REGIONAL NEWS

Collapsed boardwalk at Vigo festival never passed safety inspections

Port authority says seafront promenade was not checked before it gave way on Sunday, leaving nearly 430 people injured

Police investigate the collapsed promenade.
Police investigate the collapsed promenade.SALVADOR SAS (EFE)

Vigo’s port authority has said that no safety inspections were carried out on the seafront boardwalk that collapsed on Sunday, sending hundreds of people into the water below during a free music festival.

“There is no evidence that safety inspections were done in the port area in recent years,” said the president of the port authority, Enrique López Veiga. “But with respect to our responsibilities, we have done the maintenance work and we look at [the state of the port] as we go along.”

Any concrete piling close to the sea needs ongoing maintenance Police investigators

The Popular Party (PP) politician blames Vigo City Hall for the accident, claiming it was their job to maintain the wooden promenade, which gave way when around 3,000 people were watching a hip hop concert at the 18th edition of the O Mariquiño festival. Nearly 430 people were injured in the accident and six remain in hospital, according to the latest information from the regional government.

“I understand that this is a terrible case and the City Hall wants to avoid its responsibilities, but it’s crystal clear,” said López Veiga.

According to an agreement signed in 1992 between the port, customs-free zone and Vigo City Hall, the City Hall must “maintain the entire structure in a perfect state, either with its own resources or by the timely recruitment of works and services,” said López Veiga.

“It is obviously a municipal responsibility,” he added, arguing the agreement “refers to the entire structure, including the concrete pilings – not just the wooden platform,” which was installed by City Hall.

López Veiga also said that the port authority had approved the concert “at the risk and responsibility of the organizers, and this included infrastructure risks.”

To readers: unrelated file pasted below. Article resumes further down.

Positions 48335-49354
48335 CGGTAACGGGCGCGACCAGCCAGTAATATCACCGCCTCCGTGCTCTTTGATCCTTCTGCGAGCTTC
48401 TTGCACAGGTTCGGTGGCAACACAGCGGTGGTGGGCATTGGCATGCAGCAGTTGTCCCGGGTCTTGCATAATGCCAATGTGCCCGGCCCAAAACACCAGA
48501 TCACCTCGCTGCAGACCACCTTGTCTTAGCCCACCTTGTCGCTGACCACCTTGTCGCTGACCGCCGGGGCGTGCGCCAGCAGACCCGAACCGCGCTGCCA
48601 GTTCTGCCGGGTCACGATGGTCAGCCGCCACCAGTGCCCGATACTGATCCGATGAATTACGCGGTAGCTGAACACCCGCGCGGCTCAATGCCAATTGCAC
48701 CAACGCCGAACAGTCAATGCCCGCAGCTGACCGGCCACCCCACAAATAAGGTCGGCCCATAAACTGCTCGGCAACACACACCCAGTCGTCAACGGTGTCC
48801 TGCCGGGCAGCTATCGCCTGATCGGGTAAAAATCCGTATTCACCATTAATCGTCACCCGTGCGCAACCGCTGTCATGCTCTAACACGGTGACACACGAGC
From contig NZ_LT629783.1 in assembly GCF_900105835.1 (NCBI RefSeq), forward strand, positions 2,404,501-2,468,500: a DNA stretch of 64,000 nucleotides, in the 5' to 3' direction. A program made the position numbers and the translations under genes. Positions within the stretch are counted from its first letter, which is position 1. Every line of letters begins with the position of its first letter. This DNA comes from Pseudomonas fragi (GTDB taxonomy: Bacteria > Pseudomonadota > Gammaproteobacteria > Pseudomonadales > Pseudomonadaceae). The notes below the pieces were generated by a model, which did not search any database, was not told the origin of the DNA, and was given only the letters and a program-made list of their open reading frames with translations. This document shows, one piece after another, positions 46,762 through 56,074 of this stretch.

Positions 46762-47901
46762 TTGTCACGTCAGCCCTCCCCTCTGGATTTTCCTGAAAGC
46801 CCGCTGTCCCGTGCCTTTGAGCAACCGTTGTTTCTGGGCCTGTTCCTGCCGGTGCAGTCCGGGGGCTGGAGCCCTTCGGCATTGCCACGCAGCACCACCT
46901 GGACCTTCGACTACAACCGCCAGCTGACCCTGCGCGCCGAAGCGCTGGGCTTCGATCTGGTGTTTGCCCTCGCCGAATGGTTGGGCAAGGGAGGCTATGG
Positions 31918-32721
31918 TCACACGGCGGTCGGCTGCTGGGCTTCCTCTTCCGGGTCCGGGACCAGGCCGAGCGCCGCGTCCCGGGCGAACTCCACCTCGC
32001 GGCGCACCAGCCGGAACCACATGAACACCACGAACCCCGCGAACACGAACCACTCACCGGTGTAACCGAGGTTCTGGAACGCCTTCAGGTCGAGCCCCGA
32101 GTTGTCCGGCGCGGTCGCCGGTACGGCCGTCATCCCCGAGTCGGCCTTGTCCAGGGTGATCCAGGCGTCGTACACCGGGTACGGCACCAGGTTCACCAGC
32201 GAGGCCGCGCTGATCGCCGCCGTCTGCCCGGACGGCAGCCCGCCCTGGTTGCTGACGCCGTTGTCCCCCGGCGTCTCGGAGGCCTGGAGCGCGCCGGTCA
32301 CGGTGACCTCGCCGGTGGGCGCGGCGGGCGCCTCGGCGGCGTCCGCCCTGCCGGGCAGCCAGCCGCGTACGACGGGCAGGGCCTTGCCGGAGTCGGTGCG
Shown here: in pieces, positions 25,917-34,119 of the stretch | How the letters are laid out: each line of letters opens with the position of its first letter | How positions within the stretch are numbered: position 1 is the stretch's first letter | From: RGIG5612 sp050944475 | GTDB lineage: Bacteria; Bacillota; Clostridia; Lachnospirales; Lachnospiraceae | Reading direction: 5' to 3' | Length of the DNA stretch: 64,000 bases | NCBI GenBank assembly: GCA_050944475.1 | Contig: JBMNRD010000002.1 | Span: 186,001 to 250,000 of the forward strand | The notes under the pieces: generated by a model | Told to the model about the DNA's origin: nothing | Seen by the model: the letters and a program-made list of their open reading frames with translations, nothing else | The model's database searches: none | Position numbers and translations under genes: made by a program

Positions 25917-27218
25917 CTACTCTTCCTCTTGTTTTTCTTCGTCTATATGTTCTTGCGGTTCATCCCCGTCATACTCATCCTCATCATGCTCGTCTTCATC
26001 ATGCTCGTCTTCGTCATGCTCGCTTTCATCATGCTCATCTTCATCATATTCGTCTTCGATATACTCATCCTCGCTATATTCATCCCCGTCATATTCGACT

The collapse occurred due to a structural fault in one of the concrete pilings, which caused it to buckle. From the start, the president of the port authority admitted that the piling “did not look like it had much steel” inside, but later said that port infrastructure “does not deteriorate easily” and argued there “was no legal obligation” to review it unless “problems were detected.”

Vigo Mayor Abel Caballero, of the Spanish Socialist Party (PSOE), has dismissed the port authority’s accusations and called on the PP to review the documents that cede the port “to the Vigo Nautical Club.” Caballero argues that the Vigo Port Plan, published in the Official State Gazette (BOE) in 2005, “clearly says that the collapsed area is the nautical-sporting area in the port. This is not my opinion, it is a fact. I don’t know why an enormous concrete structure, one that was installed 10 years before an agreement of which it is not a part was signed, would collapse. We will have to wait for the technical reports. Why would City Hall have been in charge of maintaining a port area?”

There is no evidence that safety inspections were done in the port zone in recent years Port authority president Enrique López Veiga

The Vigo mayor has accused the opposition PP of “looking to cause political damage” with “interpretations” of the agreements, explaining that on July 24 a meeting was held at the port authority ahead of the festival to deal with all aspects of safety. There were “no objections” on the issue of safety, he said. 

The judge in charge of investigating the accident has ordered the entire seafront boardwalk to be closed off for “security reasons.” Meanwhile, two engineers from the National Police force will try to determine why the concrete piling that suspended the promenade buckled.

The investigators did not want to share their hypothesis about what went wrong but confirmed that “any concrete piling close to the sea, or in this case directly supported in the sea, needs ongoing maintenance” and “periodic checks” at least once every five years. Such inspections are “essential in an environment as aggressive as the sea.”

English version by Melissa Kitson.

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